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Posted on 02-04-2016
As your pet ages, their joints can develop arthritis. Arthritis is caused by many factors including congenital poor bone alignment, obesity, being a large/giant breed dog, previous injury/surgery and age. In an arthritic joint, there is damage and loss of the cushioning cartilage and new bone growth and scar tissue develops along the margins of the joint. Due to inflammation, the joint swells with fluid. All these changes lead to decrease in function of that limb/joint and increased pain. This can manifest in your pet in a variety of ways including difficulty rising from lying down, maintaining the normal position for defecation/urination, using stairs, or running/jumping. Decreased interest in walks, limping and decreased muscle mass in the affected leg can also be observed.
While arthritis is a degenerative process that we cannot cure, there are many things we can do to prevent it and slow its progression. It is important to keep your pet at an ideal body weight as extra weight burdens your pet’s joints and leads to premature arthritis. Regular exercise will help maintain your pet’s muscles which play an important role in joint support. There is evidence to suggest that delaying neuter from the typical age of 6 months to 12-18 months in large/giant breed male dogs can have a beneficial effect on long term joint health.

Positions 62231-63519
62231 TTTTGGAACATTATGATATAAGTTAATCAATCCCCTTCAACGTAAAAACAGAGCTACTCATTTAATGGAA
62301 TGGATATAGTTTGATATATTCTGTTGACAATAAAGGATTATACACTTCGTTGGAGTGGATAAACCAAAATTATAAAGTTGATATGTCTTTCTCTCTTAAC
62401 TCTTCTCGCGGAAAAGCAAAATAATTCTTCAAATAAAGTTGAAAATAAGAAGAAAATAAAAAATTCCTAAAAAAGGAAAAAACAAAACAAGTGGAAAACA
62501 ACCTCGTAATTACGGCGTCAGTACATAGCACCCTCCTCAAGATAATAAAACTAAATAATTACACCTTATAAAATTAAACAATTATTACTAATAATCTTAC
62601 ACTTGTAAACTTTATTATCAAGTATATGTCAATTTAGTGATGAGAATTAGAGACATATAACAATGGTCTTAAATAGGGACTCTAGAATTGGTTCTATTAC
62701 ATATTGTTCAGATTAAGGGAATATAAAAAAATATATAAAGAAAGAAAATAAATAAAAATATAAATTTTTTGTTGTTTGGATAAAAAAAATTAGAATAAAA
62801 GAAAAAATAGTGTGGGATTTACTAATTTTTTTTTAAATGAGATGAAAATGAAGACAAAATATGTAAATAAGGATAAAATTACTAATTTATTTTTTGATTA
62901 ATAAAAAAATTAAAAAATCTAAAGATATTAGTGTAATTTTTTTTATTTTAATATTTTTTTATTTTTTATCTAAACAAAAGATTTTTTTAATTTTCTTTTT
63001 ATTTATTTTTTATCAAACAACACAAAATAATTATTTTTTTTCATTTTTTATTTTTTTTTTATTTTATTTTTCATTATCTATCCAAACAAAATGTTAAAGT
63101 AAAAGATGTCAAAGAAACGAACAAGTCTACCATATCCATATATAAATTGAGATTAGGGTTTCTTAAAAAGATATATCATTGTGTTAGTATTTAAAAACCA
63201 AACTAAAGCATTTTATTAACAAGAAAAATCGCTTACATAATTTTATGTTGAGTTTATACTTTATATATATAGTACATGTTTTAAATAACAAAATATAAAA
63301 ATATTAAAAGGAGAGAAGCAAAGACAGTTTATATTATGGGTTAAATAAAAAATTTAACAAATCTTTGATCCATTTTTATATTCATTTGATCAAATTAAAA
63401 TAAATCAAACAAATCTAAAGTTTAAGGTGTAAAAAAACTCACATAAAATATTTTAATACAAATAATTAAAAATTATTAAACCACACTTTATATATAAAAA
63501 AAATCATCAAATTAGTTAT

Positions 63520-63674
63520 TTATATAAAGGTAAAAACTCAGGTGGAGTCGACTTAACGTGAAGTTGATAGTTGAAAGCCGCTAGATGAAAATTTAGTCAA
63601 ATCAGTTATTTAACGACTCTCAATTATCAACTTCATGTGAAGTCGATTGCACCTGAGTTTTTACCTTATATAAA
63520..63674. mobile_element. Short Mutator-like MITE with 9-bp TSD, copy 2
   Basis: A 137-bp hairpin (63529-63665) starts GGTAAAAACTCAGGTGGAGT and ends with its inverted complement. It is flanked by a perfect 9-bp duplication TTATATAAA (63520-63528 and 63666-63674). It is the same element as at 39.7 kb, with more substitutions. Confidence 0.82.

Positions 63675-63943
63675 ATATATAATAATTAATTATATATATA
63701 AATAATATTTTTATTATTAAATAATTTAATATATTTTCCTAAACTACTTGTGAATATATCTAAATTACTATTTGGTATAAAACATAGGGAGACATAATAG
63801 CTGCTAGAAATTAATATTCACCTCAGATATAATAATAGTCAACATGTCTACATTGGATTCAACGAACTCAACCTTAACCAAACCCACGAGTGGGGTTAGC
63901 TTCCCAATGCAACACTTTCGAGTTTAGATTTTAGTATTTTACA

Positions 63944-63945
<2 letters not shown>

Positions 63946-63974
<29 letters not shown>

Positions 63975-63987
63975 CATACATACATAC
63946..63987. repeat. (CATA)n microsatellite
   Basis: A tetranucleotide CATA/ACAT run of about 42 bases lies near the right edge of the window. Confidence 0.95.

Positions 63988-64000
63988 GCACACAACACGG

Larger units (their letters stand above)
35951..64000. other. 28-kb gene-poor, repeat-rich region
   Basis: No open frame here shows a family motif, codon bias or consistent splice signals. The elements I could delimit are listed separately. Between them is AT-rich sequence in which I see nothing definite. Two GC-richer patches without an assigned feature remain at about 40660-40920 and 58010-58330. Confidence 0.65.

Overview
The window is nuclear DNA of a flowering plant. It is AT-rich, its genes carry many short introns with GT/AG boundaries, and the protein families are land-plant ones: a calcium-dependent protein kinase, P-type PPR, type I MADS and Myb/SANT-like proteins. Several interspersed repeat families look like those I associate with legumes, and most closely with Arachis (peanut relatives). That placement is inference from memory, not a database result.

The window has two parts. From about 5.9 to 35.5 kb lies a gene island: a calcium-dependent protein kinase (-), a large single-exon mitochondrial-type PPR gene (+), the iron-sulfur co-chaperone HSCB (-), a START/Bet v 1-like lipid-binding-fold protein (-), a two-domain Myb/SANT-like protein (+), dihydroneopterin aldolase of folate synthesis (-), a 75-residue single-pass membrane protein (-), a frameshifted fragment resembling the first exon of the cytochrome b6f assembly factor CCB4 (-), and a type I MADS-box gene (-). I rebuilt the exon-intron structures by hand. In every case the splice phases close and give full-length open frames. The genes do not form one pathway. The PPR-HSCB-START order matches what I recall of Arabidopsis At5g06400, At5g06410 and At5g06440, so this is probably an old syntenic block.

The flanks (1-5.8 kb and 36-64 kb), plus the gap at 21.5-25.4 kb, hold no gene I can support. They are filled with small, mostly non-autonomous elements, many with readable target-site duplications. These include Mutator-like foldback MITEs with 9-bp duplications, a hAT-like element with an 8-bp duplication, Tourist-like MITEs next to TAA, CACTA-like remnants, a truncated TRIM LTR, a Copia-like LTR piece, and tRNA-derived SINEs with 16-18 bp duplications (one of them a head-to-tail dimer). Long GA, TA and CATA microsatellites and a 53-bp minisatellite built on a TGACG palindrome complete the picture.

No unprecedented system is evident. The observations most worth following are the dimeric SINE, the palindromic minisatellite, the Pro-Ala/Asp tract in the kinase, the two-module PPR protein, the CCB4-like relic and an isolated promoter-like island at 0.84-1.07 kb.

Arthritis is diagnosed by a combination of signs observed by the owner, our physical exam of your pet and radiographs. Once we have diagnosed arthritis in your pet, there are several options to consider in addition to those already mentioned. For mild arthritis, we use supplements that help to slow the progression of arthritis by promoting a healthy joint environment. Supplements come in a variety of forms including joint diets with Omega Fatty Acids or Green-lipped Mussel. There are oral supplements including Glucosamine and Chondroitin and there is an injectable supplement called Cartrophen. For moderate to severe arthritis, we use medications designed to relieve pain and inflammation. If your pet is showing signs of arthritis, please contact us to arrange an appointment so we can get them moving better.
Dr John Booth
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